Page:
For the videos you transcribe you could write it directly into Lingq or just copy and paste it from word or wherever. Insert the url address in resources, either insert a dummy audio or record your own, find a picture to accompany it and then you’re good to go.

@Mark, the administrator

Please think about this a bit.

I myself was thinking of posting some transcripts I have prepared for Russian movies, available on YouTube. After reading the cases, I changed my mind.

@lastsafari, actionhank - I’m not so sure that we can just post anything from Youtube.

From YouTube’s Terms of Use:

  1. Your Use of Content
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The Content on the Service, and the trademarks, service marks and logos (“Marks”) on the Service, are owned by or licensed to YouTube, subject to copyright and other intellectual property rights under the law.
Content is provided to you AS IS. You may access Content for your information and personal use solely as intended through the provided functionality of the Service and as permitted under these Terms of Service. You shall not download any Content unless you see a “download” or similar link displayed by YouTube on the Service for that Content. You shall not copy, reproduce, distribute, transmit, broadcast, display, sell, license, or otherwise exploit any Content for any other purposes without the prior written consent of YouTube or the respective licensors of the Content. YouTube and its licensors reserve all rights not expressly granted in and to the Service and the Content.
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I agree with Sanne. I much prefer audio because I can listen while doing other tasks. If I am going to dedicate myself to the language I always prefer reading, or vocab review, or speaking. But to each his/her own.

@mark

Including, in educational material on LingQ, a URL which links to (possibly) copyrighted YouTube content is one issue.

Hosting, on LingQ, derivative works such as transcripts, translations, audio rips, and the like, is another issue entirely. The legal questions are not so simple. If you really want to host content related to Hollywood movie and comic book characters, you should run this past a lawyer and get a written opinion letter. Hopefully, a Canadian lawyer specializing in copyright, who may understand your situation in more detail.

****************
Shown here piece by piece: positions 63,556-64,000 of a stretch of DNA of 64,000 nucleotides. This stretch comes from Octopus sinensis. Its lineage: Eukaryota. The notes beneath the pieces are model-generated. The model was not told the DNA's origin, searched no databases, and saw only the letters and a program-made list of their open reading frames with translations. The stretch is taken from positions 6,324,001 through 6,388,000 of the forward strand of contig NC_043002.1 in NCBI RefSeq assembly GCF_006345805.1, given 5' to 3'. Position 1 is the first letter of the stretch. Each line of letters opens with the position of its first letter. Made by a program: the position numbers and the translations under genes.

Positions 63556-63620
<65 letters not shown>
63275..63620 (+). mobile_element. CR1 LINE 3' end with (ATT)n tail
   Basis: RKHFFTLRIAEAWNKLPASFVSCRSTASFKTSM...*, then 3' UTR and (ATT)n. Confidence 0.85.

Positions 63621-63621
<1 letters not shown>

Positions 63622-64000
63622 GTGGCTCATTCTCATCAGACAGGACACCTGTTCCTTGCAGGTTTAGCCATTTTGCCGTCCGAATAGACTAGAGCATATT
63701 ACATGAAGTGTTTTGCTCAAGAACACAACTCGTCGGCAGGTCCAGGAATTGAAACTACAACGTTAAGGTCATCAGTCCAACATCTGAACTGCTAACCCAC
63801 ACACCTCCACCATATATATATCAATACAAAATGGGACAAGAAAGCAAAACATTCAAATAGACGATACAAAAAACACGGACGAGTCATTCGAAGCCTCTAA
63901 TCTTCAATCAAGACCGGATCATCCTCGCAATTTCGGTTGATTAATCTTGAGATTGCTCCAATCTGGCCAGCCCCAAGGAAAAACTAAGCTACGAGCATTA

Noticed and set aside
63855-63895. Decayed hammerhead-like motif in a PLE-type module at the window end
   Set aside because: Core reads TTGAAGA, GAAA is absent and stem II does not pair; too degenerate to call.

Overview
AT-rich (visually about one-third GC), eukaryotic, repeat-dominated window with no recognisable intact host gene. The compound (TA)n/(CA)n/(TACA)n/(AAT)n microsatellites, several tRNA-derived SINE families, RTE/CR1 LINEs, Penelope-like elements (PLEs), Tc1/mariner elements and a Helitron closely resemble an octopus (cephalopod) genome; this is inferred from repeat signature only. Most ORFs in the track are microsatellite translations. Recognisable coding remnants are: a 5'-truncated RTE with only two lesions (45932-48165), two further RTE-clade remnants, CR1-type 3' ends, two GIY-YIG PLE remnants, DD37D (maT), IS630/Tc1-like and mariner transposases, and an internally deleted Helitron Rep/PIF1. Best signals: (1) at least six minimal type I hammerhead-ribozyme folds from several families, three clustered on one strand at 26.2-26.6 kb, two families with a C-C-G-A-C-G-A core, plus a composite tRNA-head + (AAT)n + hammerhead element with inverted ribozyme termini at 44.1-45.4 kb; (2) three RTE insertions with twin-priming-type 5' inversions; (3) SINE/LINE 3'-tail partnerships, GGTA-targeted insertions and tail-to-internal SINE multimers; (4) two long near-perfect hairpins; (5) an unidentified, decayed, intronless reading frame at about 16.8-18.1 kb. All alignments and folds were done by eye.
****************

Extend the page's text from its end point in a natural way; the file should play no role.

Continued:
Or you could conclude, as I did, “better safe than sorry.”

lastsafari, so you suggest we just creat a dummy lesson with no text and not audio, only contains a link to the Youtube video?

If so, what is the point of creating this dummy lesson?

@lastssafari, edwin - I think it probably makes sense to be 100% sure about copyright issues with regard to Youtube content before transcribing or editing it in some way. It is up to you to do your own research there. We do require a transcript and audio for all lessons.

If anyone would like to try, you can use my videos: TeacherKeshia - YouTube I just started making them a couple of weeks ago, and there are only a few, but you can use them. Just credit me and my website http://epenglish.blogspot.com. Although they’re not exciting like movies or series, they are English lessons, so they might be cool to try. :slight_smile:

Seeing as half the stuff on Youtube is “copywrited” stuff anyway I can’t imagine any real problems emerging. Youtube seem to just take stuff down if there’s a complaint which is what Lingq could do too, but then Lingq isn’t my website. Could you maybe ask youtube or one of the similar video sharing websites and try and get their permission? It seems like a logical step for Lingq to host more videos. Who knows maybe one day with some sort of licencing arrangement with youtube, itunes or whatever you could download transcripted content and pay for each episode, film , clip etc.

Video’s the way forward man! :slight_smile: